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Introduction
  • All trauma patients have a cervical spine injury until proven otherwise
  • Cervical spine clearance defined as confirming the absence of cervical spine injury
    • important to clear cervical spine and remove collar in an efficient manner
      • delayed clearance associated with increased complication rate
    • cervical clearance can be performed with
      • physical exam
      • radiographically
  • Missed cervical spine injuries
    • may lead to permanent disability
    • careful clinical and radiographic evaluation is paramount
      • high rate of missed cervical spine injuries due to
        • inadequate imaging of affected level
        • loss of consciousness
        • multisystem trauma
    • cervical spine injury necessitates careful examination of entire spine
      • noncontiguous spinal column injuries reported in 10-15% of patients
History
  • Details of accident
    • energy of accident
      • higher level of concern when there is a history of high energy trauma as indicated by
        • MVA at > 35 MPH
        • fall from > 10 feet
        • closed head injuries
        • neurologic deficits referable to cervical spine
        • pelvis and extremity fractures
    • mechanism of accident
      • e.g., elderly person falls and hits forehead (hyperextension injury)
      • e.g., patient rear-ended at high speed (hyperextension injury)
    • condition of patient at scene of accident
      • general condition
      • degree of consciousness
      • presence or absence of neurologic deficits
  • Identify associated conditions and comorbidities
    • ankylosing spondylitis (AS) 
    • diffuse idiopathic skeletal hyperostosis (DISH)
    • previous cervical spine fusion (congenital or acquired)
    • connective tissue disorders leading to ligamentous laxity
Physical Exam
  • Useful for detecting major injuries
  • Primary survey
    • airway
    • breathing
    • circulation
    • visual and manual inspection of entire spine should be performed
      • manual inline traction should be applied whenever cervical immobilization is removed for securing airway
      • seat belt sign (abdominal ecchymosis) should raise suspicion for flexion distraction injuries of thoracolumbar spine
  • Secondary survey
    • cervical spine exam
      • remove immobilization collar
      • examine face and scalp for evidence of direct trauma
      • inspect for angular or rotational deformities in the holding position of the patient's head
        • rotational deformity may indicate a unilateral facet dislocation
      • palpate posterior cervical spine looking for tenderness along the midline or paraspinal tissues
        • absence of posterior midline tenderness in the awake, alert patient predicts low probability of significant cervical injury7,
      • log roll patient to inspect and palpate entire spinal axis
      • perform careful neurologic exam
Clinical Cervical Clearance
  • Removal of cervical collar WITHOUT radiographic studies allowed if
    • patient is awake, alert, and not intoxicated AND
    • has no neck pain, tenderness, or neurologic deficits AND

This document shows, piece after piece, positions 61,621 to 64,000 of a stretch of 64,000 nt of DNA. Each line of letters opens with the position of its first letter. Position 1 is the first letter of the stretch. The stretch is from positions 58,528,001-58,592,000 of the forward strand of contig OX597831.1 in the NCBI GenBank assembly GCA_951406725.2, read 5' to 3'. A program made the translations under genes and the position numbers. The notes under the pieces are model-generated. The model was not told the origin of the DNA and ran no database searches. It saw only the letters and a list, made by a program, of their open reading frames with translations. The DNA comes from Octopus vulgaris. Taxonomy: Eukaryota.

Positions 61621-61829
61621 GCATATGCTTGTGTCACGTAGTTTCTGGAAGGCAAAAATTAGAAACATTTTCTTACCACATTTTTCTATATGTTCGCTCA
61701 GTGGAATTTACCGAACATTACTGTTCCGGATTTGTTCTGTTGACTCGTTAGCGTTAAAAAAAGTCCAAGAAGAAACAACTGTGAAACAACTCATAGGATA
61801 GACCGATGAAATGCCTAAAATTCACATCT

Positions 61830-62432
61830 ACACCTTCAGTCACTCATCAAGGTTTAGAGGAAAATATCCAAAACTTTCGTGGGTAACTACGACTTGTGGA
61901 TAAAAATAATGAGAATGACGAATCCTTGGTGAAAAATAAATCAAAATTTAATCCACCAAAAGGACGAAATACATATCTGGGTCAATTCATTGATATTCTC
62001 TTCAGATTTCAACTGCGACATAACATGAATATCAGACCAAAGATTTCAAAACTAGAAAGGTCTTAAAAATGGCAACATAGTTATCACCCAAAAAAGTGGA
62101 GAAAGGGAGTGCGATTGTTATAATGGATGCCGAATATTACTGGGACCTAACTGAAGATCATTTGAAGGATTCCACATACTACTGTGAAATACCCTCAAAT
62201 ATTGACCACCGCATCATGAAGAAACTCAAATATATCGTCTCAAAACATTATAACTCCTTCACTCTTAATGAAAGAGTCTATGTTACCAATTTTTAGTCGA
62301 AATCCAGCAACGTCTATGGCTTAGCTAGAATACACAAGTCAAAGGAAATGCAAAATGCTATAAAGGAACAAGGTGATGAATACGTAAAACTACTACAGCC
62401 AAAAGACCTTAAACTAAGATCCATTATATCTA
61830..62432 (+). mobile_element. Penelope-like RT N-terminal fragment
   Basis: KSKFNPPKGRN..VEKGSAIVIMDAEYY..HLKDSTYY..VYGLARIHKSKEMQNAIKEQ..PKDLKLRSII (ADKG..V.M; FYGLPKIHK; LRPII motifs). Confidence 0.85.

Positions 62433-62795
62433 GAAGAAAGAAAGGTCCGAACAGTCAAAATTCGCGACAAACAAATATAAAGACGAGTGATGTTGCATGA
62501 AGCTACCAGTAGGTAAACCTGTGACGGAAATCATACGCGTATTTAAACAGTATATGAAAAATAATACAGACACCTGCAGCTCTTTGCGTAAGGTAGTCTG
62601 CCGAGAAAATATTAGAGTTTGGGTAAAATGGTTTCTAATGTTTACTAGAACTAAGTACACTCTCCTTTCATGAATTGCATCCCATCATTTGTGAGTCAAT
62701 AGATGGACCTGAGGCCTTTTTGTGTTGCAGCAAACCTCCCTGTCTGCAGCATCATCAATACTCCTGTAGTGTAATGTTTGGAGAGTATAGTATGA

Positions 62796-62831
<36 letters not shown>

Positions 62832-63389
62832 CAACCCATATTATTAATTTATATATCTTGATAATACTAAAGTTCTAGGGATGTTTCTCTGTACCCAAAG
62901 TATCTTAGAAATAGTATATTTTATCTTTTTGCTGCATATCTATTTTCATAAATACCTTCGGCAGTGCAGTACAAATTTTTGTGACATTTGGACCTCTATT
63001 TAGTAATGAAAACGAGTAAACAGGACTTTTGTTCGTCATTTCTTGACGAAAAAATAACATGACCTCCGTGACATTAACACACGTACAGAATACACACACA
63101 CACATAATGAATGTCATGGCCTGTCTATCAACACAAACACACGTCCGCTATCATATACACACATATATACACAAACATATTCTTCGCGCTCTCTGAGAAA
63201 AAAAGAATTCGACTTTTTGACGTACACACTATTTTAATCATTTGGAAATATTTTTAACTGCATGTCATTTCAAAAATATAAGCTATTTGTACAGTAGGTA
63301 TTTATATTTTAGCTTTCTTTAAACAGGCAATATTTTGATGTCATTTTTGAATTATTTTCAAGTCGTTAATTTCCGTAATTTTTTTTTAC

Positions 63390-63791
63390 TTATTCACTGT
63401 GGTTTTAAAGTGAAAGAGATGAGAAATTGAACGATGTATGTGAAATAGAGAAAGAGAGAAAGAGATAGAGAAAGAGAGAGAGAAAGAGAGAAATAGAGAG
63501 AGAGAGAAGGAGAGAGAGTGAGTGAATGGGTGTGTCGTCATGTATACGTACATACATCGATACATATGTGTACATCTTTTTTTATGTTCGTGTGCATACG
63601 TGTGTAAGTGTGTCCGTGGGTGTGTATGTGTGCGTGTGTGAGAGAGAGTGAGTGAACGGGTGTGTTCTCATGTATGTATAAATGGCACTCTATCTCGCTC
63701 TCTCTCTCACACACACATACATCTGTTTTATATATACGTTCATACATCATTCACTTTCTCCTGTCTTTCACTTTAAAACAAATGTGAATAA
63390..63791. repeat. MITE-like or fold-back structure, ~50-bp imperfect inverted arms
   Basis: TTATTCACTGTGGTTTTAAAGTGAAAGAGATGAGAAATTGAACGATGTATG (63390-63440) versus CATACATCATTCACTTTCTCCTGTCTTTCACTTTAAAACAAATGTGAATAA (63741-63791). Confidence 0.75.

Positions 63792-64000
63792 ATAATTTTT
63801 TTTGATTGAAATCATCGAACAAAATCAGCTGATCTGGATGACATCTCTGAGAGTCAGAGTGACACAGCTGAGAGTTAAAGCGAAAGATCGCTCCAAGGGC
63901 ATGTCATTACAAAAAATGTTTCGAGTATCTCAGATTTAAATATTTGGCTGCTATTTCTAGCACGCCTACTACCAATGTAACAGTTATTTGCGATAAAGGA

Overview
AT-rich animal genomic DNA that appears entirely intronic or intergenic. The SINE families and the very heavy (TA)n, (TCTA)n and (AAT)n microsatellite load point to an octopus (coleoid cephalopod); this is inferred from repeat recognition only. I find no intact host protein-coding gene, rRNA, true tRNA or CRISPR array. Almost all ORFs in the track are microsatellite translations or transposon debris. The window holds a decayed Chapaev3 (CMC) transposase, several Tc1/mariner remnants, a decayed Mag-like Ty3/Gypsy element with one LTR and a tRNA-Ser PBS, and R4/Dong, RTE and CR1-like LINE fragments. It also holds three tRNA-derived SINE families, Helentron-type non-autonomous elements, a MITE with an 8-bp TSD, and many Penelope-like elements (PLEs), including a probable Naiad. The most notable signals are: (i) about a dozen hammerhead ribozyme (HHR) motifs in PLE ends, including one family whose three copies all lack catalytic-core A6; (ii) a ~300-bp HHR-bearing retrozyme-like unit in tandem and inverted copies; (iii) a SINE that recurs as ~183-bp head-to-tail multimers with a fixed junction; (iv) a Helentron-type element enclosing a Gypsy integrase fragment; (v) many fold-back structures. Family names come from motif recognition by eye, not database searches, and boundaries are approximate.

• has no distracting injuries
Radiographic Cervical Clearance
  • Indications for obtaining radiographic clearance
    • intoxicated patients OR
    • patients with altered mental status OR
    • neck pain or tenderness present OR
    • distracting injury present
  • Mandatory radiographic clearance with either
    • cervical spine radiographic series
      • must include top of T1 vertebra 
      • includes
        • AP
        • lateral
        • open-mouth odontoid view
      • inadequate radiographs are the most common reason for missed injury to the cervical spine
      • assess alignment by looking at the four parallel lines on the lateral radiograph
      • look for subtle abnormalities such as
        • soft-tissue swelling
        • hypolordosis
        • disk-space narrowing or widening
        • widening of the interspinous distances
    • CT to bottom of first thoracic vertebra 
      • replacing conventional radiographs as initial imaging in most trauma centers
      • pros
        • more sensitive in detecting injury than plain radiographs
        • some studies show faster to obtain than plain radiographs
      • cons
        • increased radiation exposure
  • Supplementary radiographic studies include
    • flexion-extension radiographs
      • pros
        • effective at ruling-out instability
      • cons
        • can only be performed in awake and alert patient
    • MRI
      • pros
        • highly sensitive for detection of soft tissue injuries
          • disc herniations
          • posterior ligament injuries
          • spinal cord changes
      • cons
        • high rate of false positives
        • only effective if done within 48 hours of injury
        • can be difficult to obtain in obtunded or intoxicated patients
    • MR and CT angiography
      • pros
        • effective for evaluating vertebral artery 
Treatment
  • Nonoperative
    • cervical collar
      • indications
        • initiated at scene of injury until directed examination performed
    • early active range of motion
      • indications
        • "whiplash-like" symptoms and
        • cleared from a serious cervical injury by exam or imaging 
Complications
  • Delayed clearance associated with increased complication rate including
    • increased risk of aspiration
    • inhibition of respiratory function
    • decubitus ulcers in occipital and submandibular areas
    • possible increase in intracranial pressure
 

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